This is a sort of travelogue, experiences and observations combined with random contemplations,
of a trip through Laos, Cambodia and Vietnam in Jan-March 2011. This blog is now closed.

Tuesday, 8 March 2011


It was time for some mountain scenery again. Rather than following the traditional tourist route, along the coast, we decided to rent a car and drive to Dalat, in the hills between the coast and the Cambodian border.
Dalat was established by the French in the early 20th century, as a hill station and escape from the coastal heat. It is at an altitude of around 1500 m, giving it a very pleasant climate year-round. There are two roads from Saigon. A new road follows most of the coast for a while and then cuts into the mountains, but we preferred the old road via Bao Lac, a nondescript town which derives its fame from the nearby Dambri Falls, perhaps the highest waterfalls in this part of Vietnam. Right! Ready for the next culture shock!
Getting out of Saigon, even on a Sunday, is a major exercise, working our way through multiple industrial areas, together with many other cars and trucks, and the ever-present minivans we got to know so well, all limited to one lane only, because the other lanes are… clogged by motorbikes. And by the occasional minivan, of course – I don’t know what is worse, being inside a van, or being on the other end of it, in a car sharing the same road.
What we had already noticed in the Mekong delta is equally true for this part of the country: the country is full, it is busy everywhere, the road side is an almost fully built up area, dusty front yards, small business enterprises and houses on both sides, mostly unattractive concrete, interspersed with the occasional bad-taste mansion. There are many churches here, and the larger houses all have Maria looking down from the balconies.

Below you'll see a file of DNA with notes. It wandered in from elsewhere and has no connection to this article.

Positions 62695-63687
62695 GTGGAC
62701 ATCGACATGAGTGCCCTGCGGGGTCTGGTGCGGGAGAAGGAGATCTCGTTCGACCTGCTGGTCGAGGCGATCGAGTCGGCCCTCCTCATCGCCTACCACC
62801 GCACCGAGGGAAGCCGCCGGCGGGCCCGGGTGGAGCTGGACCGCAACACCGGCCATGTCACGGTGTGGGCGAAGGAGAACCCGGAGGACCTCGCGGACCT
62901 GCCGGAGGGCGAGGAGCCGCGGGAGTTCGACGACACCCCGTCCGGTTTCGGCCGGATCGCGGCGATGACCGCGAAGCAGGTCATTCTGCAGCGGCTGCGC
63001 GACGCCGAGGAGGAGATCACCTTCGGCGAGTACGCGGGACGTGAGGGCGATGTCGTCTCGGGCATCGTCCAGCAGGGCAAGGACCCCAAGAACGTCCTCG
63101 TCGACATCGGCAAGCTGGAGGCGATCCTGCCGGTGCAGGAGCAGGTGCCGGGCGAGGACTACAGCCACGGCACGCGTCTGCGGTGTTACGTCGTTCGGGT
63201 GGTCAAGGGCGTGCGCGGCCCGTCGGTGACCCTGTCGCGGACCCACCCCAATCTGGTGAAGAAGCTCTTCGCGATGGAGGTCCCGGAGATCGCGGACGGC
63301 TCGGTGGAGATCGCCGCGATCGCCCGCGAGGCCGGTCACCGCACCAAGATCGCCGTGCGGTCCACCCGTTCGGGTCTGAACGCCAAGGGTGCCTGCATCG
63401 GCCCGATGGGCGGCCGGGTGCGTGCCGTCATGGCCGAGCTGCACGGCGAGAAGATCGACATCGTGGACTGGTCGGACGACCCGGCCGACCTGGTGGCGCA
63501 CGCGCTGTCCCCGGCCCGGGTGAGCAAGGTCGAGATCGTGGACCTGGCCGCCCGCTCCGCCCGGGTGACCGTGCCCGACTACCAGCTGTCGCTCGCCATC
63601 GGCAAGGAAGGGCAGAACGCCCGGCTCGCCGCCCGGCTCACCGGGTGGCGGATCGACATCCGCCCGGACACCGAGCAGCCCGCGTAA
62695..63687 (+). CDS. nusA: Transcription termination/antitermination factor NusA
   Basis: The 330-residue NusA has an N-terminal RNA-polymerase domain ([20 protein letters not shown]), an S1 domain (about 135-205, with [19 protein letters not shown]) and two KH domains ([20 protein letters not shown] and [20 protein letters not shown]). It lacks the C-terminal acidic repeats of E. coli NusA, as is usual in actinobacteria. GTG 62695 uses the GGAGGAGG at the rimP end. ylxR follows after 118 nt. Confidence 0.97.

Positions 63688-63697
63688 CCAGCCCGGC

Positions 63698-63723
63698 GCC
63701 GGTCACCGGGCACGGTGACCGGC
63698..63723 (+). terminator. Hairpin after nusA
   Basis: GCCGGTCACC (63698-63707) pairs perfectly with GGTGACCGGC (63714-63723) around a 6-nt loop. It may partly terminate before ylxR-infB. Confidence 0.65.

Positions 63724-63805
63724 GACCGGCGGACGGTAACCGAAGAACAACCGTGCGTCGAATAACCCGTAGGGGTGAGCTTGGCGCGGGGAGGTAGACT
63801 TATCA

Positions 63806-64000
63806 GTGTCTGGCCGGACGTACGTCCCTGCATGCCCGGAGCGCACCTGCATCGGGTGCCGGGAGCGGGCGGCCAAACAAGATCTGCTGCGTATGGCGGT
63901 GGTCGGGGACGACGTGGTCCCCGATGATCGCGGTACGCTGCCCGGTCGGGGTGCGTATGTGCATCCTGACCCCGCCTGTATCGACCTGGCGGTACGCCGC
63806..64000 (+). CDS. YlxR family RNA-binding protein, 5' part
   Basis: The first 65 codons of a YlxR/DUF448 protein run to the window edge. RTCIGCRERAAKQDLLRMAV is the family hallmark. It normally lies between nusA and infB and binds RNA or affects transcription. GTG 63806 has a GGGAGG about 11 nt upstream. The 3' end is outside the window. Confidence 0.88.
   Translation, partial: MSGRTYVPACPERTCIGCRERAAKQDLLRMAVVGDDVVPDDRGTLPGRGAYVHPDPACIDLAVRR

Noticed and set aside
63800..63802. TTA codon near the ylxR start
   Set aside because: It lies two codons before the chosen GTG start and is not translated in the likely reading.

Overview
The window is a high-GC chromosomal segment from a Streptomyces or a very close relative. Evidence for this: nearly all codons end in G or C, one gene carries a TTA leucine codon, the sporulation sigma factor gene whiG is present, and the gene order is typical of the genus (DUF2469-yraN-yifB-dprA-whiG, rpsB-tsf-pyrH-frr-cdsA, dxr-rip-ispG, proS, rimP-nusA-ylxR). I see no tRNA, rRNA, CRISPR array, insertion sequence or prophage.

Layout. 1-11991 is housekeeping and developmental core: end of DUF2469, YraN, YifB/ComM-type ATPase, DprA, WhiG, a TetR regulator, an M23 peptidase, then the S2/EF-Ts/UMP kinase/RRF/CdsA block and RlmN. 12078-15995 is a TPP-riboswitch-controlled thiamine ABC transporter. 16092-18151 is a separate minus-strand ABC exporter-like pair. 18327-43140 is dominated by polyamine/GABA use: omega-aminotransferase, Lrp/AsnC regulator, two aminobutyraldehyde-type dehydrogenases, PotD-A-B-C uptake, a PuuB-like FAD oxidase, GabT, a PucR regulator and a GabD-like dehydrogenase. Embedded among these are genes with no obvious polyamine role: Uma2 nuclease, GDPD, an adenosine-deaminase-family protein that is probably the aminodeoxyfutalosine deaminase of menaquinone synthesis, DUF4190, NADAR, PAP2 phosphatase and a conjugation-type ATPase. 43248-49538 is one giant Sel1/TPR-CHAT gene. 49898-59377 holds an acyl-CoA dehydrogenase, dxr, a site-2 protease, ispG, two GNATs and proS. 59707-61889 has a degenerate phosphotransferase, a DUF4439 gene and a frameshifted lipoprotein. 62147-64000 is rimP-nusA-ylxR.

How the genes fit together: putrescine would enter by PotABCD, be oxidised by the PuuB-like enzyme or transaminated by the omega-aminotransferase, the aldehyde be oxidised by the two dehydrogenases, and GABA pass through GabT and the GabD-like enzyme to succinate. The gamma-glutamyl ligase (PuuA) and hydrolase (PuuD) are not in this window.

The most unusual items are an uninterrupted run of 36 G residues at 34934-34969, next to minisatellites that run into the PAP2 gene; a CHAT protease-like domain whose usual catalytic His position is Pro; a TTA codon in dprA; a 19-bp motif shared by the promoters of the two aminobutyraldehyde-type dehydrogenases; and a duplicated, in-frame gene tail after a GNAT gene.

Whenever there are no houses, there is rubber and rubbish: large plantations, and every kind of plastic you can throw out of a car window. The rubber disappears again, after a while, the rubbish stays. It is only when the road briefly climbs from the lowland into the hills that the scenery becomes somewhat more interesting, with densely overgrown mountain slopes, but soon after we reach the plateau things are back to normal, not particularly nice. However, Dambri Falls were waiting!
The truth is that Dambri Falls has very little to do with waterfalls. OK, an 80 meter drop is tucked away somewhere in the corner of this huge entertainment complex – and to make things easy, there is an elevator shaft next to falls to transport you down, allow you a view of the falls, and after you are done, take you up again. But in reality people, whole families, come here to enjoy the fun fair, a rollercoaster, a miniature train, the restaurants. This is Vietnamese tourism at its best. In the event the falls weren’t very spectacular, which, to be fair, has more to do with the dry season than anything else. Well, dry season? It was pouring down the sky when we got there, and we got totally soaked. Which didn’t help, of course.
(1)    Dambri Falls, and elevator shaft next to it!
(2, 3) A total lack of photos today allows me to say a little more about the motorbike fashion. Everybody wears a helmet, clearly compulsory, and strictly enforced, but type of helmet is a free for all. I have seen one army helmet – an exception, obviously -, plenty of building site hard hats, but most entertaining are the fashion-aware women with their designer helmets.

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